The car didn’t need a lot of modification before appearing on the TV show. Barris did some metalwork and had it ready in three weeks. The car came with a paint job. Those aren’t red stripes, by the way; they’re “fluorescent cerise.” During the first season, its engine, transmission, and other parts required for the Batmobile to function were replaced, but the iconic look stayed.


The car in the show is packed with all the goofy bat gadgets. Everything from a handy automatic tire inflation device and bat-glove compartment to the inflatable Batmobile and the library paste bat-dissolving switch. It was the dynamic duo’s primary mode of transportation from the Batcave to all manner of hijinks.


The car is iconic. It’s a piece of futurist design history that would have just sat in a garage if not for the corniest Batman show ever and a tight deadline. It was the perfect Batmobile for the show.

1966 batmobile

Courtesy of 20th Century Fox

2. The Nolan Trilogy–The Tumbler

Christopher Nolan and production designer Nathan Crowley took Frank Miller’s riot tank and squashed it into something more realistic and grounded in the real world. It was a total departure from Batman’s vehicles before it. The Tumbler is beefy, utilitarian, and angular. It’s also the shortest of the scratch-built at 15 feet. To move its 2.5-ton weight, it has a GM V8 engine capable of 500 horsepower.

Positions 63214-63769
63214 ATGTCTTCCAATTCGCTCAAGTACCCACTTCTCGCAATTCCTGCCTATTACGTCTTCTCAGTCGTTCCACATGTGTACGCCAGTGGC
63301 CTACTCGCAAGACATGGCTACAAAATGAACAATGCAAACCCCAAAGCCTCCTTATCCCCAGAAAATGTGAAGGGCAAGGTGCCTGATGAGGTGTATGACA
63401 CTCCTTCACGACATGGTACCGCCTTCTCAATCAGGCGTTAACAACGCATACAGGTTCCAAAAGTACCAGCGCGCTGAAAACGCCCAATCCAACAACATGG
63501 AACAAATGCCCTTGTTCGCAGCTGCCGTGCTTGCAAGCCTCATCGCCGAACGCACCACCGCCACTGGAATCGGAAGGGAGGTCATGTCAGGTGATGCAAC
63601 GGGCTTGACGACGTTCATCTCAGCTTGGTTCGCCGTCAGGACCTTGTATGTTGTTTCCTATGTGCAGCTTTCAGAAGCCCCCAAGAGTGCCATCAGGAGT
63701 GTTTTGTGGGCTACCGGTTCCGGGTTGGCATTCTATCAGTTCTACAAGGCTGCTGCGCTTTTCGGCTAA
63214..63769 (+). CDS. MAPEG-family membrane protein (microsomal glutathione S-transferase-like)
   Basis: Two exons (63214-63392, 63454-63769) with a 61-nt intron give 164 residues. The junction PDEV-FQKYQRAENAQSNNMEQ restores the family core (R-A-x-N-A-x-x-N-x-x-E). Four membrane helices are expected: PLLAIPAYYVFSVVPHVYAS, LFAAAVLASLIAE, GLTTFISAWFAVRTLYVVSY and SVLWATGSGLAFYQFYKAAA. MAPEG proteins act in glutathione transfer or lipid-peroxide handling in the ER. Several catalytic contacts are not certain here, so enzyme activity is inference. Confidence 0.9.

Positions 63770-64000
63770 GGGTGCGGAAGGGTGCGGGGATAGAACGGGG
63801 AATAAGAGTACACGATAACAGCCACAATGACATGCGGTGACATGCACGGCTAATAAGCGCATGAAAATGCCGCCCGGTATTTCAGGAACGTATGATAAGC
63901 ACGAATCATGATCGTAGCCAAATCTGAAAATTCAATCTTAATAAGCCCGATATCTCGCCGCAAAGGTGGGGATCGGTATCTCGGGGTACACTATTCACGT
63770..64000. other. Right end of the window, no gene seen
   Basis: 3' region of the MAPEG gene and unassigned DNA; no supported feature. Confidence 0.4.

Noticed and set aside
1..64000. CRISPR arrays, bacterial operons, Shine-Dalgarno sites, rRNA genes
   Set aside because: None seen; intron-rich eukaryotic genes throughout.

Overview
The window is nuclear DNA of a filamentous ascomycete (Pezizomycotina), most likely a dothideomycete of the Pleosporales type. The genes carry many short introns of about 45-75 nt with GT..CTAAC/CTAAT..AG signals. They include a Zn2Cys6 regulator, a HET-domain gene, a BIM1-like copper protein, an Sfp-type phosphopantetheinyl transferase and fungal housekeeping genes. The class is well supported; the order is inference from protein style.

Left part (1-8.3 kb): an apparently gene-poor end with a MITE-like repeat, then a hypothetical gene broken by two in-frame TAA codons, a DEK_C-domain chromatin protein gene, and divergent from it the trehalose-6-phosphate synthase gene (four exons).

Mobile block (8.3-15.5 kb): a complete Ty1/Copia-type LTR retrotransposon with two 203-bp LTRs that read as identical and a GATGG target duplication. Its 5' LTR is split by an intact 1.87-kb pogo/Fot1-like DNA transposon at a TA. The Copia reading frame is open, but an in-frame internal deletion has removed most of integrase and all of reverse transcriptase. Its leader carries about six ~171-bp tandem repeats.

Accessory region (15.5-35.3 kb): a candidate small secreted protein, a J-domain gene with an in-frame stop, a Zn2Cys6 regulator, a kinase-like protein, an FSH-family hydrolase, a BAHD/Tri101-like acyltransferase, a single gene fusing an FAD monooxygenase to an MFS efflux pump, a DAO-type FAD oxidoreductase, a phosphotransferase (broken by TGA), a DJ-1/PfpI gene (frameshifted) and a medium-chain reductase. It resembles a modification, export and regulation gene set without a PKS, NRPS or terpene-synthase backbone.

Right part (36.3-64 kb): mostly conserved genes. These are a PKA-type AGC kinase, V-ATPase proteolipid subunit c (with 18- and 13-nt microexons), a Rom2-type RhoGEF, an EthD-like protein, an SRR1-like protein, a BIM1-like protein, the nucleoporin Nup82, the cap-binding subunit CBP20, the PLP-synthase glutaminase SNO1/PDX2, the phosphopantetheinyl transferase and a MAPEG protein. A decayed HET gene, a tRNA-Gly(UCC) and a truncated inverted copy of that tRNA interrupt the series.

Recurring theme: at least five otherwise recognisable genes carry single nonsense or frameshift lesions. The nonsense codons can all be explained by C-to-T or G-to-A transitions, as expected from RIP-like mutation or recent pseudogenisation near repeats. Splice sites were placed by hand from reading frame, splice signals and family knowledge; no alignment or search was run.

It has all the weapons systems you’d expect in an all-terrain military vehicle. The only thing unbelievable about it is the ejectable Batpod. The Tumbler ushered in a new era of grounded design for Batman and superhero movies in general.


Nolan batmobile

Courtesy of Warner Bros.

1. Batman & Batman Returns Batmobile

The sleek Batmobile from Burton’s movies had no straight lines, which works wonderfully in the art deco Gotham presented in the film. It was designed by conceptual illustrator Julian Caldow and built by the special effects team at Pinewood Studios in England. The car sits on a Chevrolet Impala chassis, and the body is 22 feet long. It helped Batman take down criminals with an arsenal of classics (turning with a grappling hook? you bet) and new tech (it had a CD recorder–pretty up there for 1989).


Yeah, I know. It’s the same general shape as the two at the bottom of this list. But it belongs in this spot. It calls back to the Batmobile in Detective Comics #156 while doing something different with it. Like the Tumbler, it was a first that others would copy. It was also the first Batmobile I saw on the big screen – it left an impression.

burton batmobile

Courtesy of eBay Auction Listing

Author: Mars Garrett